Moving on again the next stop was RAF Honington which gave me only two aircraft, one the Blackburn Buccaneer Gate Guard and the other a Royal Navy Buccaneer, still it was a bit too early for pilots to be out and about!
RAF Sculthorpe (Norfolk); this was for me very exciting at the Ohio Air National Guard OH ANG were detached there from their home base of Springfield-Beckley with their A-7D Corsairs, in all I saw twenty of these aircraft.
RAF Marham (Norfolk) had an open day this day so it was rude not to stop by and take in the sights and sounds. I think that there was about one of every type of aircraft flown by the RAF on show or displaying that day, these included the Bulldog, Tornado, Lightning, Phantom, Harrier, Jaguar, Victor, Vulcan, Nimrod, Buccaneer, Canberra and Hercules albeit a totally different version of this aircraft to those being used today (2019). All the other types listed have long since left the service of the RAF and Royal Navy.
The USAF (E) provided a Kaman HH-53C helicopter from RAF Woodbridge, a KC-135 Stratotanker from RAF Mildenhall, two Fairchild Republic A-10’s from RAF Bentwaters. The Ohio ANG sent one of their A-7D’s down from RAF Sculthorpe.
Not content with my haul of serials for the day I went back to RAF Mildenhall on my way home to see if anything new had arrived. I was in luck, two Lockheed C-141cStarlifters, a McDD KC-10A and five ‘new’ Lockheed C-130 Hercules had arrived since I left some eight or nine hours earlier
A couple of weeks later I had yet another day out; first stop was Heathrow for the civil element, then onto RAF Odiham in Hampshire where only two Chinook helicopters could be seen, undeterred I continued down to Royal Naval Air Station Yeovilton (RNAS VL) which in those days was a very busy Naval Air Station. A great mixture of aircraft types including the Hawker Hunter, English Electric Canberra, Westland Gazelle, Westland Sea King and Westland Lynx (the last three all being Helicopters / Helos). Star prize of the day must have go to the Indian Navy Harrier (IN601) and the two Royal Netherlands Air Force Fokker F-27 Friendships.
I have to presume from my notes that I was going down to Devon to spend a couple of days with my Brother Tony at his home near the town of Cullompton. I made the return journey to home on April 25th and my first stop was at the Army Air Corps airfield of Middle Wallop Hampshire. Alas I only managed to see seven aircraft here which included a Westland Lynx operated by the Royal Marines (RM) and a Westland Gazelle operated by the resident Army Air Corps (AAC).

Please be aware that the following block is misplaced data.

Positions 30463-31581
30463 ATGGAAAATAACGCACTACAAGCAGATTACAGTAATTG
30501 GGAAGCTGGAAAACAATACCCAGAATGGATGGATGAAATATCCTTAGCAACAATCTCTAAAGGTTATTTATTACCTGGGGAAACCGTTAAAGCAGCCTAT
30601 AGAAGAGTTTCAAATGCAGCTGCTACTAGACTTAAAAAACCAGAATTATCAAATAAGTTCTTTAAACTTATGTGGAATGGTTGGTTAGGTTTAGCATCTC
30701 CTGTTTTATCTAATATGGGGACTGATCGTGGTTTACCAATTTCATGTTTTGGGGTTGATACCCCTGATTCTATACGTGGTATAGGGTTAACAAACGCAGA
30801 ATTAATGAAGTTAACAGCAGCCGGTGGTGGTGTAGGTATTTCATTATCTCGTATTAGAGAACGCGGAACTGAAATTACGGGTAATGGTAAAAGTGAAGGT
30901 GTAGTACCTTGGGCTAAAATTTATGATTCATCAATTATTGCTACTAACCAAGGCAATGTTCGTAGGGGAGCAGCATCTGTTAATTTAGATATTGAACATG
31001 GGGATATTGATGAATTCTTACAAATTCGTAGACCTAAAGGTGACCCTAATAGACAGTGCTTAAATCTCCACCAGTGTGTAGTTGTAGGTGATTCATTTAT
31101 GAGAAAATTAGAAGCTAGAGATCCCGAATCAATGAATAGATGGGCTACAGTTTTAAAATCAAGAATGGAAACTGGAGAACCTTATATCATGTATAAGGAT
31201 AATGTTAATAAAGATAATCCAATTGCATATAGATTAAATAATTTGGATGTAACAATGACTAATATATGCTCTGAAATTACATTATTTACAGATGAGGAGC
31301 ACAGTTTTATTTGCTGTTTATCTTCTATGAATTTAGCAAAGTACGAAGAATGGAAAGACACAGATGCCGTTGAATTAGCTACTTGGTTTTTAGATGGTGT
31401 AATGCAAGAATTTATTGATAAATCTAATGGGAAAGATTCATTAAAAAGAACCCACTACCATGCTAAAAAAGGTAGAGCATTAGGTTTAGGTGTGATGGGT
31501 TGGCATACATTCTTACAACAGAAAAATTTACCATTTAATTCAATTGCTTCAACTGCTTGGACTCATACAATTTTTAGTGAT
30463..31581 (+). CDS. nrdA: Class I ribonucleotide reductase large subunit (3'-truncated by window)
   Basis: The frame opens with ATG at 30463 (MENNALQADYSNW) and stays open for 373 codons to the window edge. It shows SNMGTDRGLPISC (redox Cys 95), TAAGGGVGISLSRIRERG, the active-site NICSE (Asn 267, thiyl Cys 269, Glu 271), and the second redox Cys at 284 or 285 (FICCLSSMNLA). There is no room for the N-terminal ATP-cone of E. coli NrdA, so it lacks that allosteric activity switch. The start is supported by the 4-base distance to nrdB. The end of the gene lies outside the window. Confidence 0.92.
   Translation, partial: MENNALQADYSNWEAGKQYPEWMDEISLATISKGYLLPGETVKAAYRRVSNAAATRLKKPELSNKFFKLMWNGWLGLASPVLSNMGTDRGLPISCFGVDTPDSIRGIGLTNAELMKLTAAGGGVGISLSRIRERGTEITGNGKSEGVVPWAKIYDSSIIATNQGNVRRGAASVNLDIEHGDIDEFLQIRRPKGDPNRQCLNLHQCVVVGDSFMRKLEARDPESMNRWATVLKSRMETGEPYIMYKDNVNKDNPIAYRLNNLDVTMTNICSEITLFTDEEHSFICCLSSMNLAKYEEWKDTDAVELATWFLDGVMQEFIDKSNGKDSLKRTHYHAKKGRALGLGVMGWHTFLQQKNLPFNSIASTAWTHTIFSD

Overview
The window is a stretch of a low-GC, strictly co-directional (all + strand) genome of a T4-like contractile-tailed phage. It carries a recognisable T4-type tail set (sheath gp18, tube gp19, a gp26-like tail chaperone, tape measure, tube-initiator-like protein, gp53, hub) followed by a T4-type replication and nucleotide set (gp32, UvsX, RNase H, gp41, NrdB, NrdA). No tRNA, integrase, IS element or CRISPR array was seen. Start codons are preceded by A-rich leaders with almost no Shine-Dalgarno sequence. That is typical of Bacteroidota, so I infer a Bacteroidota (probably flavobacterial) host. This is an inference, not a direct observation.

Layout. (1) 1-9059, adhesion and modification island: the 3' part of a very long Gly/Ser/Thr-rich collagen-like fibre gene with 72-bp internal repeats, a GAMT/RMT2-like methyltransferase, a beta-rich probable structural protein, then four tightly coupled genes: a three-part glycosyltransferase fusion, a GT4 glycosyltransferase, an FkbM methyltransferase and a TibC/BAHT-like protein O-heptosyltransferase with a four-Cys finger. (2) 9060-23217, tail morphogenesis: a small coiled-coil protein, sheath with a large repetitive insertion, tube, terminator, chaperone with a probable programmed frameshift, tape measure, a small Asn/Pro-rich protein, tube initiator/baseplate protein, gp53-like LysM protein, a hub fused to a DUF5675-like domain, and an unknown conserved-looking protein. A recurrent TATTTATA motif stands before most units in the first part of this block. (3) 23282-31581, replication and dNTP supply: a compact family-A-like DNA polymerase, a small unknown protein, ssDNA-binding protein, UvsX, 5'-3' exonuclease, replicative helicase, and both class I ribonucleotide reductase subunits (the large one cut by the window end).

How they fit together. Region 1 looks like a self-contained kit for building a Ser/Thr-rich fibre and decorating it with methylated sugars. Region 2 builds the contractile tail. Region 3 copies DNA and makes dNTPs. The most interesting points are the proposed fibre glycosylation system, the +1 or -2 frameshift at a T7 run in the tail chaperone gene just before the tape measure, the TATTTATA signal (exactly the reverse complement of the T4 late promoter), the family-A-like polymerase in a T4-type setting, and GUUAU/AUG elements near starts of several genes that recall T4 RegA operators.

Next stop was a return to RAF Odiham where this time I was able to see seven Helos which included four Boeing (Vertol) Chinooks, a Westland Puma and two on the fire dump being a Westland Whirlwind and Westland Wessex as well as a visiting RAF Lockheed C-130 Hercules.
I stopped briefly on my way home at Heathrow and also at British Aerospace facility at Hatfield (Herts).
Less than 30 days later I was travelling again, this time in the company of my then girlfriend Moira. Her family home was on the Isle of Wight, this afforded me the opportunity to visit Southampton airport on the way down to the port and also to visit the factory of Britten-Norman at their Bembridge (IOW) works. Here I was able to ‘log’ a number of their BN Islander and Trislander airframes. We only stayed one night at the family home before returning to Moira’s home in Southend.
Not wishing to miss an opportunity I visited Southend aerodrome the following day and made a few entries into my log book. Nothing really outstanding of note though.
May 28th; the annual Mildenhall Air Fete was on, together with my friend from Cumbria (Peter) we arrived early for this show. This show never failed to surprise or please, the surprises were normally aircraft that I had not previously seen from countries that I had yet to visit.
To list all the aircraft would take forever and a day so if you are interested in what we saw take a look at the Show Reports on scramble.nl However, we saw at least 12 Boeing KC-135 Stratotankers, a lone Boeing RC-135 (this is the Reconnaissance version of the C-135 family) a Lockheed C-5 Galaxy, McDonnell-Douglas KC-10A (based on the civil DC-10 airframe), two Lockheed P-3 Orion’s, one from the US Navy and one from The Netherlands Navy. There were numerous aircraft from the RAF, Royal Navy, French Air Force, West German Air Force, Royal Canadian Air Force, Belgian AF, and of course the United States Air Force (USAF), USAF (Europe – USAF (E)) and the United States Army (USAR) and United States Navy (USN). As always it made for a great and exciting day out for us ‘enthusiasts’.